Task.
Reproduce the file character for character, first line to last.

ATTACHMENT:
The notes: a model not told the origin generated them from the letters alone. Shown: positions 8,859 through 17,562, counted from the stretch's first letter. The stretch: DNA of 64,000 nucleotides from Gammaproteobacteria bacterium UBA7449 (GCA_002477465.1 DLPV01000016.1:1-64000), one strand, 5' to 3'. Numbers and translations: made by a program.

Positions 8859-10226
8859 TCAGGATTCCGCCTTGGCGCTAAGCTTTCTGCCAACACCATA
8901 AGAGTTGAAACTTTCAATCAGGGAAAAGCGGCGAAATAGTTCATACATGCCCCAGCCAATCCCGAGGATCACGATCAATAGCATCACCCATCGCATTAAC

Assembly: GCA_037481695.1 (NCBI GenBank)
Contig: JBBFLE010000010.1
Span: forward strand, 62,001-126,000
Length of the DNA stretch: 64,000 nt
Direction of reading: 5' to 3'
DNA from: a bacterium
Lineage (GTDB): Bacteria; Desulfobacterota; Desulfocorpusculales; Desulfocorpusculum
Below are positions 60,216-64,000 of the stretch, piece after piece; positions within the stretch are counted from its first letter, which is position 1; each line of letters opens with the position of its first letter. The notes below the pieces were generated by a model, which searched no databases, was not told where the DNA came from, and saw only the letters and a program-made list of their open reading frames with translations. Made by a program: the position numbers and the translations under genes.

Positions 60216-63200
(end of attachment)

The notes: a model not told the origin generated them from the letters alone. Shown: positions 8,859 through 17,562, counted from the stretch's first letter. The stretch: DNA of 64,000 nucleotides from Gammaproteobacteria bacterium UBA7449 (GCA_002477465.1 DLPV01000016.1:1-64000), one strand, 5' to 3'. Numbers and translations: made by a program.

Positions 8859-10226
8859 TCAGGATTCCGCCTTGGCGCTAAGCTTTCTGCCAACACCATA
8901 AGAGTTGAAACTTTCAATCAGGGAAAAGCGGCGAAATAGTTCATACATGCCCCAGCCAATCCCGAGGATCACGATCAATAGCATCACCCATCGCATTAAC

Assembly: GCA_037481695.1 (NCBI GenBank)
Contig: JBBFLE010000010.1
Span: forward strand, 62,001-126,000
Length of the DNA stretch: 64,000 nt
Direction of reading: 5' to 3'
DNA from: a bacterium
Lineage (GTDB): Bacteria; Desulfobacterota; Desulfocorpusculales; Desulfocorpusculum
Below are positions 60,216-64,000 of the stretch, piece after piece; positions within the stretch are counted from its first letter, which is position 1; each line of letters opens with the position of its first letter. The notes below the pieces were generated by a model, which searched no databases, was not told where the DNA came from, and saw only the letters and a program-made list of their open reading frames with translations. Made by a program: the position numbers and the translations under genes.

Positions 60216-63200